"The Congress shall have power to lay and collect taxes on incomes, from whatever source derived, without apportionment among the several states, and without regard
to any census or enumeration."
U. S. of A. CONSTITUTION
Article 1, Section 2, Clause 3: "Representatives and direct taxes shall be apportioned among the states which may be included within this Union, according to their respective numbers..."
Article 1, Section 9, Clause 4: "No capitation, or other direct tax, shall be laid, unless in proportion to the census or enumeration herein before directed to be taken."
Direct taxes must be apportioned among the states, not among the people. The 16th Amendment did not change this! As we learned, the income tax is an excise tax on corporate profit, and always has been, therefore it does not need to be apportioned. Before the 16th Amendment, an individual's income was NOT taxable, either with apportionment or without. Eliminating apportionment, among the states, would still require the tax to be imposed on the states, not on the people.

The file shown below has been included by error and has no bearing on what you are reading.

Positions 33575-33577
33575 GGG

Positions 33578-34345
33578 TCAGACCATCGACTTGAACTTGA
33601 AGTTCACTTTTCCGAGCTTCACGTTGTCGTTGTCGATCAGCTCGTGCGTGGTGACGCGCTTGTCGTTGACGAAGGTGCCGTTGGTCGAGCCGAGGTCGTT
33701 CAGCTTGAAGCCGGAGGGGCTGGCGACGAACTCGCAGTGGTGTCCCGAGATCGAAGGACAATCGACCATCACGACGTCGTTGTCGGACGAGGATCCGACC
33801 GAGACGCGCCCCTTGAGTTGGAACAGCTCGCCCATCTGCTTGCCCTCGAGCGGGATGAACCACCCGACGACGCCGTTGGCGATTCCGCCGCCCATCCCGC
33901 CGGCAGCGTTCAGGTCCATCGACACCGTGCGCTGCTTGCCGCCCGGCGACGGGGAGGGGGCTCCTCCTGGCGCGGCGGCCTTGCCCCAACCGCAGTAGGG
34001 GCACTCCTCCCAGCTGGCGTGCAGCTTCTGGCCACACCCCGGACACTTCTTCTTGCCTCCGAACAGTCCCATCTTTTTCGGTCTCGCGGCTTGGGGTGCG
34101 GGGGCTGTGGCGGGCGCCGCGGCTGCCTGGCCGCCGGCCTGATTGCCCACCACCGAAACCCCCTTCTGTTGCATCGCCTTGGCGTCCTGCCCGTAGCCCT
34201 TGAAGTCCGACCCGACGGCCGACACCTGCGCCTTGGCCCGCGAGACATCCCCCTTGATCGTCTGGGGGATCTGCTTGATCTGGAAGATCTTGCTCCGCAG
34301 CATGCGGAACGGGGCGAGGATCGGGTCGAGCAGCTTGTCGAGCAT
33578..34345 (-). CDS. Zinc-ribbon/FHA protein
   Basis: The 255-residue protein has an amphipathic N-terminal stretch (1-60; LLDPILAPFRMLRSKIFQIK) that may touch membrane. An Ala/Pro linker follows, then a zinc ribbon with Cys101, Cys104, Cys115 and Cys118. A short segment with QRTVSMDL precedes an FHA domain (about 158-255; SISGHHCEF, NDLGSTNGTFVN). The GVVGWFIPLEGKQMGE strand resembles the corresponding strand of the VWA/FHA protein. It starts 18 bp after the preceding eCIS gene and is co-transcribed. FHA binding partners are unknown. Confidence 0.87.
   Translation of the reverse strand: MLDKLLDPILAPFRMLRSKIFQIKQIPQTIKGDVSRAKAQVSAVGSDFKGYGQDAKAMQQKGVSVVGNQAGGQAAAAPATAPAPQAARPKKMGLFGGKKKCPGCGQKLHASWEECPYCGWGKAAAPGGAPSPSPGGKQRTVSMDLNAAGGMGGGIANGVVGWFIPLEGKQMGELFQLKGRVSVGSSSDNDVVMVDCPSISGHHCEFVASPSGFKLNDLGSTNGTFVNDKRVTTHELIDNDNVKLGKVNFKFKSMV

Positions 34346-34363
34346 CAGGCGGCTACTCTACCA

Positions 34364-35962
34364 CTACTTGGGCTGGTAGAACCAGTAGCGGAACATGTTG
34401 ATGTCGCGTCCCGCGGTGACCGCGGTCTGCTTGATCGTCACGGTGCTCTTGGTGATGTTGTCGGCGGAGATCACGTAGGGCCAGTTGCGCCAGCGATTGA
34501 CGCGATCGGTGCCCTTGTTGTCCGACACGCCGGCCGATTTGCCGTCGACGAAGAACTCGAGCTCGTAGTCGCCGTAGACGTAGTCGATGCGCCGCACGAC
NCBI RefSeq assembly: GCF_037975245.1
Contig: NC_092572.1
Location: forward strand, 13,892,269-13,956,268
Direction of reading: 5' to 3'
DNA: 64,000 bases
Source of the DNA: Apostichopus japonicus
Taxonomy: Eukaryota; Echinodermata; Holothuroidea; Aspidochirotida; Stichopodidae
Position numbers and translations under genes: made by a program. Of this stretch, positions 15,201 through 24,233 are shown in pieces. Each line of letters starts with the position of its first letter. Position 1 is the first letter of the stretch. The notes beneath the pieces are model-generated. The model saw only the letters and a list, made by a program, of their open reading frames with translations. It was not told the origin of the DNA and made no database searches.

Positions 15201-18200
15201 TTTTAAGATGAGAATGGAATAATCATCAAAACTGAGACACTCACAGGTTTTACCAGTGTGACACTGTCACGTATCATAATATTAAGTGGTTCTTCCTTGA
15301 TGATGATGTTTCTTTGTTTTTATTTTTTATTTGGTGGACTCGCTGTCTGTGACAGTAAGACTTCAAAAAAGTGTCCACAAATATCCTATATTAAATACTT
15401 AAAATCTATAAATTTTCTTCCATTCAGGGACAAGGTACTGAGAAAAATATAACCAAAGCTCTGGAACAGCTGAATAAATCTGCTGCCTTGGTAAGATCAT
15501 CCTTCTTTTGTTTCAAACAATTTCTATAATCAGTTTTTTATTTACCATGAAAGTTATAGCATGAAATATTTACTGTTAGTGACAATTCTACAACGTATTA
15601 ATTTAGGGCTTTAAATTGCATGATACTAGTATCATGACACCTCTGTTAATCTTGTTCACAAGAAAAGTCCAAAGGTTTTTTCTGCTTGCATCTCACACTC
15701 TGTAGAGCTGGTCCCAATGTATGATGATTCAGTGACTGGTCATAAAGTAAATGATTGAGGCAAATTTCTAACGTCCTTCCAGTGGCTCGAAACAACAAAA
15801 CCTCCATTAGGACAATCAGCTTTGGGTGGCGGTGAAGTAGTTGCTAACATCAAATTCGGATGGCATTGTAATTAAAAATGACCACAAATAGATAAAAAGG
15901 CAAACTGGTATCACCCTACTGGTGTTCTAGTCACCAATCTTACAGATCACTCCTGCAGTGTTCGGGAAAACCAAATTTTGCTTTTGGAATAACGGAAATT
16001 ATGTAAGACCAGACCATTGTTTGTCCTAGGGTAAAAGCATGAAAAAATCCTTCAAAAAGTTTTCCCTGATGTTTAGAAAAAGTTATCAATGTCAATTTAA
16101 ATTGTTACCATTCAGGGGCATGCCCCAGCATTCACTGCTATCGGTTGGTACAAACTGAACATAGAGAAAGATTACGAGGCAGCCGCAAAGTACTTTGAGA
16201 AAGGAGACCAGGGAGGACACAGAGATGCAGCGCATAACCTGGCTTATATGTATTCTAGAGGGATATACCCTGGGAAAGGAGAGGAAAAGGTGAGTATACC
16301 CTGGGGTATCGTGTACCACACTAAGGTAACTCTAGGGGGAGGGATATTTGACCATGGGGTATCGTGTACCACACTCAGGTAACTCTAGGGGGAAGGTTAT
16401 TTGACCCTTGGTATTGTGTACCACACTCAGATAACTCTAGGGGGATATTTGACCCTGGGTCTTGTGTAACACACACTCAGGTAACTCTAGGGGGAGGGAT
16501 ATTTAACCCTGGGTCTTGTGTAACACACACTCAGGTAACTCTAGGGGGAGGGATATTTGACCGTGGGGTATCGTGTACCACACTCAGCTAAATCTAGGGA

If people researched the original author of the 16th amendment and read the congressional notes leading up to the passage, they would realize that the amendment was NEVER intended to TAX the people directly on wages from merely, earning a living.
The wording of the amendment gives no indication to the un-trained eye that it is SPECIFIC to Capital Earnings of Corporations only!
So it really looks like this:
"The Congress shall have power to lay and collect In-Direct Excise taxes on [Corporate] Capital Incomes, from whatever source derived, *without apportionment among the several states, and without regard to any census or enumeration.*"
*The wording here only seems to apply to the People, that is the assumption which opens the door to confusion. And man are people comfused.... stop making the assumption!
Ratified or not the 16th Amendment was never meant to be applied to the people of the states, until the IRS changed critical sections and wordings of the tax regulations in 1954. More on that later.